- A word about tampons. Ultimately, using or not using them will be a personal and family choice. (Some people think that their daughter will lose her virginity by using a tampon — this is not the case!) Pads are easier at first, obviously. But if your daughter needs or wants to go swimming, or needs to wear a tight-fitting leotard, a tampon is very useful (and many people find them preferable to pads). Look for the very slim ones with plastic applicators, as they are easiest to insert. Buy a box and let your daughter practice. You may need to help, or at least orient her. (I would save this practice for after your daughter gets her period.)Remind her to change them at least every few hours. (The slim ones don't hold much, anyway.)
- Get her a calendar and have her mark off the first day of bleeding each month. Periods can be very irregular for the first year or two, but it's good to get into the habit of keeping track of them.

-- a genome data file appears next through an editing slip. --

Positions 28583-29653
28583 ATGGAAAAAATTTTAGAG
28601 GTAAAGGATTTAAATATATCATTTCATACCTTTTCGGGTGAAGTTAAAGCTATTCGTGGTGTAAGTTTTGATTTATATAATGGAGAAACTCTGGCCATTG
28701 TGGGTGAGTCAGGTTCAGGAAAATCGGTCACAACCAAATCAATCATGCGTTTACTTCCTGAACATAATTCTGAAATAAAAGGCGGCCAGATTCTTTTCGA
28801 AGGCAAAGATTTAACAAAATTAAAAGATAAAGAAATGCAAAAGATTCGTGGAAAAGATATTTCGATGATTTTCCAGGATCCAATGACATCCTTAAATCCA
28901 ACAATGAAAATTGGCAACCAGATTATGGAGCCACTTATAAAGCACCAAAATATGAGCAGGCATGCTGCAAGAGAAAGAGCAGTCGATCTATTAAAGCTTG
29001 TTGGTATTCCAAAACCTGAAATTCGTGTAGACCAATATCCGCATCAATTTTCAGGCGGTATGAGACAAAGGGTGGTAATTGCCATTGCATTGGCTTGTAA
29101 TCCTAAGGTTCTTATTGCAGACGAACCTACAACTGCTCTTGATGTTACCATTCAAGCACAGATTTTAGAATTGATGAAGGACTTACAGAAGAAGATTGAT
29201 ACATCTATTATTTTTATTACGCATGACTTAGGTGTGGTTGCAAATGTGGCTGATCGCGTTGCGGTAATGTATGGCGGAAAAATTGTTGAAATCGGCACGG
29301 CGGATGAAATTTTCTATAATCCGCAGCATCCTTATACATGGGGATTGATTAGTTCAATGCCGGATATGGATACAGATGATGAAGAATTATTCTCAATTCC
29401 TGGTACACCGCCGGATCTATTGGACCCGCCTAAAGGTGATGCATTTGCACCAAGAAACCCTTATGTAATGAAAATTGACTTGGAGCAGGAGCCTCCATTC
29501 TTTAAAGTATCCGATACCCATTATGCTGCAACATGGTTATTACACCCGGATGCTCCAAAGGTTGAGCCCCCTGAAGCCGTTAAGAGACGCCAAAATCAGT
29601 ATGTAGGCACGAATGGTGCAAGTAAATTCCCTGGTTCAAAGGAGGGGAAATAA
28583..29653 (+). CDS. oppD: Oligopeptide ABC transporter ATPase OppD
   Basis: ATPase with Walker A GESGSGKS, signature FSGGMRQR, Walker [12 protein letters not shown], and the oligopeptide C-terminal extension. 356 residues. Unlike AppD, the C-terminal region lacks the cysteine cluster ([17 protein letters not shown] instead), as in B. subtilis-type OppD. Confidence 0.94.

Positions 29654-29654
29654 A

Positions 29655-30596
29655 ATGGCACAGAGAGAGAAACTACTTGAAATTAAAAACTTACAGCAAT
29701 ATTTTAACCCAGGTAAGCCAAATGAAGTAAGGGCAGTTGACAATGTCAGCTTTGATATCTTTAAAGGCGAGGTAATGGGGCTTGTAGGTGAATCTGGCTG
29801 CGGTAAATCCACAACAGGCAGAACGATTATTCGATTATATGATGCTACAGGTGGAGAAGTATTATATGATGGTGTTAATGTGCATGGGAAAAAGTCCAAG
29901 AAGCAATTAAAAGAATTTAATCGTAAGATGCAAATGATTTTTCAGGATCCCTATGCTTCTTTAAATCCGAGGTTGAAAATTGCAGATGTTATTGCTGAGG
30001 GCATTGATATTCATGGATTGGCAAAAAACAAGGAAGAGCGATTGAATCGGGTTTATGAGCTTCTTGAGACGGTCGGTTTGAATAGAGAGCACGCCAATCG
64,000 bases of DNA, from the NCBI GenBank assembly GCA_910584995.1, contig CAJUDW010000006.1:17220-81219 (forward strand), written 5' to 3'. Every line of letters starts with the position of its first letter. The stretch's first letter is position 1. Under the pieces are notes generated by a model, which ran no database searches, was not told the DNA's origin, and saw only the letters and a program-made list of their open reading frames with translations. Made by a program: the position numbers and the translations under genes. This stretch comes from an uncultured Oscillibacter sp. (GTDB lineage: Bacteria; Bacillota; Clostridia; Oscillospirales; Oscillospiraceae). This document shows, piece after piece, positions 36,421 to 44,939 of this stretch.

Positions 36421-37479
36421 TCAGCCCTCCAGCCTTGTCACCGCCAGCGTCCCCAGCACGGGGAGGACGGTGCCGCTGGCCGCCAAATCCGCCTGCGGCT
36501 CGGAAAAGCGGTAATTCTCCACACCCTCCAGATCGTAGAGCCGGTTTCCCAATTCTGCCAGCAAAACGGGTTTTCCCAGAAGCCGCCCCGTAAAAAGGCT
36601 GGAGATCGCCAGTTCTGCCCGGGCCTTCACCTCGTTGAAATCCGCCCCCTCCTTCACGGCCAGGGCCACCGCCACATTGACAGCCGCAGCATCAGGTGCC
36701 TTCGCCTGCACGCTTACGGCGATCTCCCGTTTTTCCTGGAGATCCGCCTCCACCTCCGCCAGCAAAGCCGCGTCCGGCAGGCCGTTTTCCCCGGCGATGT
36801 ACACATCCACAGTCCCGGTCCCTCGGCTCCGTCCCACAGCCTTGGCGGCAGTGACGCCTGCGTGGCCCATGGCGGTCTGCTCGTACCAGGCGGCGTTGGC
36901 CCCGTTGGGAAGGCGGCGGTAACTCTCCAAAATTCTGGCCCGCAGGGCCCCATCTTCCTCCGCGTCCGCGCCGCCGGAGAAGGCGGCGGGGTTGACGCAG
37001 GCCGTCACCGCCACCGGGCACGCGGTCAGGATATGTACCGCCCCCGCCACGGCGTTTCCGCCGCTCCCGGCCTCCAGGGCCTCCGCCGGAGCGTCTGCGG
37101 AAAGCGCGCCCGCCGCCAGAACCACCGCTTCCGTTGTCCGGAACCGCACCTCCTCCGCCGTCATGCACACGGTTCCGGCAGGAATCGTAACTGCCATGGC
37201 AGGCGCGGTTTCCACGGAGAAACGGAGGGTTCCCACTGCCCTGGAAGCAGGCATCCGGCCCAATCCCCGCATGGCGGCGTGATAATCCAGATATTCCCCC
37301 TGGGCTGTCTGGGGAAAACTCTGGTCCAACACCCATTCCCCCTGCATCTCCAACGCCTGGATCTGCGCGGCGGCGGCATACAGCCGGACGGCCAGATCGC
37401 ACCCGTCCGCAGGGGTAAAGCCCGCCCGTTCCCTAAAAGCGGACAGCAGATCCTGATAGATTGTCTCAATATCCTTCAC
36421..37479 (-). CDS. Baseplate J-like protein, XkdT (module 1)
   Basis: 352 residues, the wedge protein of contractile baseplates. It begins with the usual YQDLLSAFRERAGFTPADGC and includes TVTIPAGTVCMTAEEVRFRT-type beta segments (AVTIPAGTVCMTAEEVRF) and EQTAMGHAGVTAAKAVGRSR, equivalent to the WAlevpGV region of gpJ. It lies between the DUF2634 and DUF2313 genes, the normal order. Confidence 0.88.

Approaching periods in a matter-of-fact, positive, practical way not only helps your daughter feel prepared and good about her body, it can be a nice bonding experience for the two of you. Plus, it will get you ready for the even tougher topics — sex and birth control, for example — to come!
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Claire McCarthy, M.D. is an assistant professor in pediatrics at Harvard Medical School, an attending physician at Children's Hospital of Boston, and medical director of the Martha Eliot Health Center, a neighborhood health service of Children's Hospital. She is a senior medical editor for Harvard Health Publications.